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Is it ok to invoke a returned function that is creating a closure like in my code below?

So that when gaining access to the html I do not have to do a Bay.HTML()(); ?

Bay.prototype.HTML = function () {
    var html;
    return function () {
        if (!html) {
            var td = docCreate('td');
            td.setAttribute('id', 'bay' + this.number);
            td.setAttribute('class', 'bay');
            html = td;
        }
        return html;
    }(); <----------HERE
};
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What do you mean "is it ok"? –  Zirak Apr 24 '12 at 16:23
1  
This looks "OK" but over complicated in my opinion. Why not simply attach html to the Bay instance (whith this.html) and drop the internal closure and a lot of code ? –  dystroy Apr 24 '12 at 16:34

4 Answers 4

up vote 2 down vote accepted

I guess you wanted

Bay.prototype.HTML = (function () {
    var html;
    return function () {
        if (!html) {
            var td = docCreate('td');
            td.setAttribute('id', 'bay' + this.number);
            td.setAttribute('class', 'bay');
            html = td;
        }
        return html;
    };
})(); <----------HERE

This assigns the function which is returned from the closure to Bay.prototype.HTML, instead of executing a useless function instantly every time Bay.prototype.HTML is invoked - not really creating a closure.

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After i posted that I realized that what I was looking for was a way to assign the html variable once, and on every call afterwards the data is just pulled from the html variable so the function does not run. Really, what i was after was to keep from doing a this._html property and then having a prototype.HTML function, which seemed a little overkill. –  Vinyl Windows Apr 24 '12 at 18:14

It's ok but it's not any different to

Bay.prototype.HTML = function () {
    var html;

    if (!html) {
        var td = docCreate('td');
        td.setAttribute('id', 'bay' + this.number);
        td.setAttribute('class', 'bay');
        html = td;
    }
    return html;
};

That mean's your html is not cached.

If you want to cache html then you want:

Bay.prototype.HTML = function () {

    if (!this.html) {
        var td = docCreate('td');
        td.setAttribute('id', 'bay' + this.number);
        td.setAttribute('class', 'bay');
        this.html = td;
    }
    return this.html;
};
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It depends on the context in which you want something to be "ok". Does it work? If so, sometimes that's all that's needed. Is it clear to someone else reading your code as to what it does, is it maintainable, is it safe?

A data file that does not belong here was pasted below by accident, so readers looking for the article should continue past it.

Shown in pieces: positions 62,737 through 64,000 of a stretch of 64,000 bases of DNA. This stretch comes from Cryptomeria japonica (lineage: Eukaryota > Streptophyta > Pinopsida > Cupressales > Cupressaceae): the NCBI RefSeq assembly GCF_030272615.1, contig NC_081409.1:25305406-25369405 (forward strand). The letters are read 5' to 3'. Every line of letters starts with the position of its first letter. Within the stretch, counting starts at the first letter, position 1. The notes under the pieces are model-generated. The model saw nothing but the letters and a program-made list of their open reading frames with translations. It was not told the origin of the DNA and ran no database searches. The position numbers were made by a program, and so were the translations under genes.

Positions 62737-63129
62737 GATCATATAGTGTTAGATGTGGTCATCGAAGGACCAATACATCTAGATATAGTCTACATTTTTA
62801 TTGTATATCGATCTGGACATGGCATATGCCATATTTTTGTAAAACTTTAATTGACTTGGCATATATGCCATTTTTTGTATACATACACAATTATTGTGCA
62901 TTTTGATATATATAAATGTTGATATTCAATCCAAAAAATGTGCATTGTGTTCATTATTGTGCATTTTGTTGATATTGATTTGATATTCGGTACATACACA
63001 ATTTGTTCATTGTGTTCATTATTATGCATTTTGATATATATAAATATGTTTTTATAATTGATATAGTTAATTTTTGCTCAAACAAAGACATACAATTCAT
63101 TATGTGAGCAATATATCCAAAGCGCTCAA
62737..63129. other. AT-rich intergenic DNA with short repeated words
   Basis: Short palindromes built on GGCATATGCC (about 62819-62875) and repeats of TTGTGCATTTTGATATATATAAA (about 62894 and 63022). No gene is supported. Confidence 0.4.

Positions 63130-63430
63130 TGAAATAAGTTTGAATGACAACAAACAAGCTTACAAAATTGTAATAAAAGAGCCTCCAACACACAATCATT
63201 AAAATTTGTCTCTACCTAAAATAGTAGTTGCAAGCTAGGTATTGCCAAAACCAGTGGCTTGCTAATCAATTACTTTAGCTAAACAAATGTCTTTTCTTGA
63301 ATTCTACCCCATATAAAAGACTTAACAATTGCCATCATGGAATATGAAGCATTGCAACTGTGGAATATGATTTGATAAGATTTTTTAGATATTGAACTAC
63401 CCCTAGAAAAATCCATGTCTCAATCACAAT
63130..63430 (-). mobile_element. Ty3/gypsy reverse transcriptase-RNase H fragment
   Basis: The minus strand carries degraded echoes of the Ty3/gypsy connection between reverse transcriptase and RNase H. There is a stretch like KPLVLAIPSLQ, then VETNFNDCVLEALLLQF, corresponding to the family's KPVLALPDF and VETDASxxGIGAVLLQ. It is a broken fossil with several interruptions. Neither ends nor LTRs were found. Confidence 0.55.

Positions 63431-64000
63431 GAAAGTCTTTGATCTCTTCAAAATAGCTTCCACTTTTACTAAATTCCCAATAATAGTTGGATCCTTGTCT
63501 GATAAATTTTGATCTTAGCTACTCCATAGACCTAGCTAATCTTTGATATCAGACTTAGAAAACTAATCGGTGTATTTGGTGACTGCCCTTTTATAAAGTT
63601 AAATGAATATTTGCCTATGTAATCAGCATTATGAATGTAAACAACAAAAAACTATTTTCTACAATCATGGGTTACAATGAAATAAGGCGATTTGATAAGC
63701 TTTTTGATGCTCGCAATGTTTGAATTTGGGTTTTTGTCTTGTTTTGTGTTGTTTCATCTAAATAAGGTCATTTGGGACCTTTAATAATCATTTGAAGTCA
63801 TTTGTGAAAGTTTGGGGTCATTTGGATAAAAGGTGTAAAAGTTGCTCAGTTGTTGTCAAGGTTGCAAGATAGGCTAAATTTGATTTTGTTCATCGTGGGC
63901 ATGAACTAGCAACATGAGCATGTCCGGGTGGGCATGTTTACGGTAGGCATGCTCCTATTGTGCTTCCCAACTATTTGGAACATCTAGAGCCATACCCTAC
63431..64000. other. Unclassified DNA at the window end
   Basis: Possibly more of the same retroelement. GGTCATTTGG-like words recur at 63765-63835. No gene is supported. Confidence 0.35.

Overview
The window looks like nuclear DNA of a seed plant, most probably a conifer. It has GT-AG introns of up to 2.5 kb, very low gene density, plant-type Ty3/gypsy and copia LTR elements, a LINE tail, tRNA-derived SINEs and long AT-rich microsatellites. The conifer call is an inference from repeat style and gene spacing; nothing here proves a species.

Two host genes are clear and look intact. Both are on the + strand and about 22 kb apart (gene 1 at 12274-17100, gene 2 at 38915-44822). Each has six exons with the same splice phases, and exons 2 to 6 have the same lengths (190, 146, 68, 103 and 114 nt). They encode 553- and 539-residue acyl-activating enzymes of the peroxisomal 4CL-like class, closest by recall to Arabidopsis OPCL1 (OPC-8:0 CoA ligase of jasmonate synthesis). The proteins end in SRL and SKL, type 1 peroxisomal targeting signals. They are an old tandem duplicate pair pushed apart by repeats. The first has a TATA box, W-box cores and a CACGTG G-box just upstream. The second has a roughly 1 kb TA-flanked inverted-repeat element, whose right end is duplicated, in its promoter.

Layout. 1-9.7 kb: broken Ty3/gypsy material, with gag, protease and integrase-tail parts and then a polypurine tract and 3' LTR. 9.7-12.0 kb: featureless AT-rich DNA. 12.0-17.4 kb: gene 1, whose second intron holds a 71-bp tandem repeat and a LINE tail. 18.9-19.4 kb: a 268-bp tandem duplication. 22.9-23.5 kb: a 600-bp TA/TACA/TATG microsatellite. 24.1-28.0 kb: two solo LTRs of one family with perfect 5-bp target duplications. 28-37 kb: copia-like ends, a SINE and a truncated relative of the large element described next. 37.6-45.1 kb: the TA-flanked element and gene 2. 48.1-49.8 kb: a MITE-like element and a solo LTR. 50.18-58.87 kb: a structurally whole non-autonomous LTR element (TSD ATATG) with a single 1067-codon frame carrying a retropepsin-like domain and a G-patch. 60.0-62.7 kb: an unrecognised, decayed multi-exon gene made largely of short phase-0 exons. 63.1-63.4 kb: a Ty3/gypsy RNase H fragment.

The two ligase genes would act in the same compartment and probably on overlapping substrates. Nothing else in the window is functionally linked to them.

So, the code. Does it work? No.

The method variable 'html' will be initialized to null everytime this prototype function is called, so the conditional in your interior function will always evaluate to true, and go through the steps of setting up the dom elements.

Is it necessary to use a closure here? No.

You are creating a closure that won't persist beyond the calling context, and is therefore useless. Every time you call Bar.HTML(), you will be creating and destroying an extra context just to execute some code, since you aren't storing or returning a reference to the closure itself to be acted upon later. You could just factor the closure out, and get better performing results:

Bay.prototype.HTML = function() {
    var html; 
    if(!html) {
        var td = docCreate('td');
        td.setAttribute('id', 'bay' + this.number);
        td.setAttribute('class', 'bay');
        html = td;
    }
    return html;
}

Of course, with that html var being declared right there, the if statement isn't necessary, but I assume this is just some sample code.

Here's some great info on closures in javascript, when and how to use them.

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@Esailija is right. Your implementation isn't caching the results like you want.

His solution will cache it, but it will be a public property. If you want a caching version that doesn't make the cache public, you're evaluating the wrong function. What you want is:

Bay.prototype.HTML = (function() {
    var html;
    return function() {
        if(!html) {
            var td = docCreate('td');
            td.setAttribute('id', 'bay' + this.number);
            td.setAttribute('class', 'bay');
            html = td;
        }
        return html;
    };
})();
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Thank you very much! this is exactly what I was looking for. Along with the explanation/ verification.. So, is the cashing version similar to a closure? –  Vinyl Windows Apr 24 '12 at 18:24
    
It is a closure. The evaluated anonymous function on the outside creates a scope for the returned inner function that is closed to everything except said inner function. What was being done before wasn't really a closure because the outer scope "died" at the end of the function call. –  David Ellis Apr 24 '12 at 19:18
    
Another thing i just noticed is that I was thinking that the .HTML property of Bay was acting as a var, as if I created a closure and stuffed it into a var html. But really every time .HTML() was called it was overwriting. I am not sure if it is possible to have a cashed value with-in a function that can have multiple instances.? –  Vinyl Windows Apr 24 '12 at 21:22

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